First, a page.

Two children sleeping in a tent

When should sleepovers start?

By Kylie Dawson

A friend asked me this question the other day in relation to her 3.5 year old, as the parents of her child’s best friend suggested that they have a sleepover. (Please note, I am referring to sleepovers with friends, not with well-known family members). I must admit that I was a bit taken aback, as my child didn’t have his first sleepover till recently, and he is 8 years old. However, on reflection, I thought about how each child and each situation is different and there is not one answer to the “When should sleepovers start?” question.  I would however encourage anyone thinking about sleepovers to consider the following:

Is this right for your child right now?

It is important to consider your child’s age, developmental level, needs and wants, when considering sleepovers.  Yes, others might be doing this, and yes, their best friend (and their parents) might want the sleepover to happen, but if this is not right for your child at this moment, then we must respect that.  There are lots of other things friends can do together that aren’t sleepovers.

Have your child’s wishes been considered?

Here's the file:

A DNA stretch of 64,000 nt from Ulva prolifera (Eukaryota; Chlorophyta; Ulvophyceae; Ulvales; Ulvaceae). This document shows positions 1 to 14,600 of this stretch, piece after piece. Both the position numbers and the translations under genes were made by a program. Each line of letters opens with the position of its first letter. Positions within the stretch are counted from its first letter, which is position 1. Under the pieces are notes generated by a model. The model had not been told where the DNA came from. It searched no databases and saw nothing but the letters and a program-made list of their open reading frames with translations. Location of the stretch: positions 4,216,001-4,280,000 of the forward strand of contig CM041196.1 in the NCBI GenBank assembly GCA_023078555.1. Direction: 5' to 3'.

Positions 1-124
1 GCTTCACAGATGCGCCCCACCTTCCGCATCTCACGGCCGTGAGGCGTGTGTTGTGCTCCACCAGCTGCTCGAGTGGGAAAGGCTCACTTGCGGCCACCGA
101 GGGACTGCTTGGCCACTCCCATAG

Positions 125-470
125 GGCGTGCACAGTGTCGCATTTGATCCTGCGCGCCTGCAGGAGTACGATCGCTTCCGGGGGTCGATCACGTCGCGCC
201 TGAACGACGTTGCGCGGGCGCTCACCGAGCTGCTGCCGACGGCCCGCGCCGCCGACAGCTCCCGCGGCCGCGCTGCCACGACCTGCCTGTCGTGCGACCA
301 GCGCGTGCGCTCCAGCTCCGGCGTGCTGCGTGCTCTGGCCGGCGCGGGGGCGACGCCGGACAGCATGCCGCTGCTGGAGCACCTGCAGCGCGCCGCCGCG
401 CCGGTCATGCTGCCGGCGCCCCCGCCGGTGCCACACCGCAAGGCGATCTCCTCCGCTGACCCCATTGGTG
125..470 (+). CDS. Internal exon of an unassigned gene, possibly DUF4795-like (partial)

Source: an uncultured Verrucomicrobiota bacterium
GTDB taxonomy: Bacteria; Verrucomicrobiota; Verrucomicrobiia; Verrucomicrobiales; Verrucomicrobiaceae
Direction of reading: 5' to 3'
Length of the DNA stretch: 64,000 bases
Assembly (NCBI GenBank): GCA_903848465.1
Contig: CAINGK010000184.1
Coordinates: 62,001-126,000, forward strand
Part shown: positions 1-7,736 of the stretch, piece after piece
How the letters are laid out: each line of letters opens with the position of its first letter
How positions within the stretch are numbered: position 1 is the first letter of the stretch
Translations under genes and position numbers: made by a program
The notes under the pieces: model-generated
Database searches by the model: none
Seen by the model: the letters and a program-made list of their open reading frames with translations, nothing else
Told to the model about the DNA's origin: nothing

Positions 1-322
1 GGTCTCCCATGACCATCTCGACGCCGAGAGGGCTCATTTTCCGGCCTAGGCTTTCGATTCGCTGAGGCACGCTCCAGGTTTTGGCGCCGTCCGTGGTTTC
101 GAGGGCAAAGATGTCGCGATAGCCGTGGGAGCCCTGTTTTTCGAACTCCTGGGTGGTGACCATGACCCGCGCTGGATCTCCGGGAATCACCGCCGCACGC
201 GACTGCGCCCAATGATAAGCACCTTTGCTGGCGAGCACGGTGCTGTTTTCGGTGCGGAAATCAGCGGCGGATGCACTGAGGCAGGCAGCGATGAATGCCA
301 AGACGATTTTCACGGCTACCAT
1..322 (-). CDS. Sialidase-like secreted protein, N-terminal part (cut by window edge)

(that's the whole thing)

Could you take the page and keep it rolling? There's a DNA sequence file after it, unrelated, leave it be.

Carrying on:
A lot of children might initially get excited and be very keen on the idea of a sleepover, but make sure you take some time to explain what that means.  You might ask them one morning what they think, and they might be super keen, and then later that night when you are supporting them through the bedtime routine you say “If you stayed at your friend’s house you would be brushing your teeth, and getting into your PJs, and reading a story with them, and probably laying on a mattress on the floor next to your friend – how does that sound to you?” We aren’t trying to make it sound scary, but we do want to make sure they know what a sleepover actually means. And remember, you can ask your child and consider their wishes, but you still might decide against what they want (which seems to occur a lot when you are a parent)

The other family

How comfortable and confident do you feel in regard to the other family caring for your child? Do you trust the other people in the family? Do you have a relationship where you can respectfully share your wishes and expectations and trust that they will be met? For example, you might have specific beliefs about screentime that you would like the other family to uphold whilst your child is at their place.  Or you might have approaches to food that you would like to see followed.  If you are going to entrust your child into the care of another family when you are not present, you have to trust them, be confident that they will respect your requests, and be comfortable asking for them to be followed.

Others in the home

Find out who else will be at the home, because when you ask the question, you might find out that the father’s brother and two older children are coming for the night as well, and knowing this might change your mind, as you might not want your child there with strangers without you.

Verbal language skills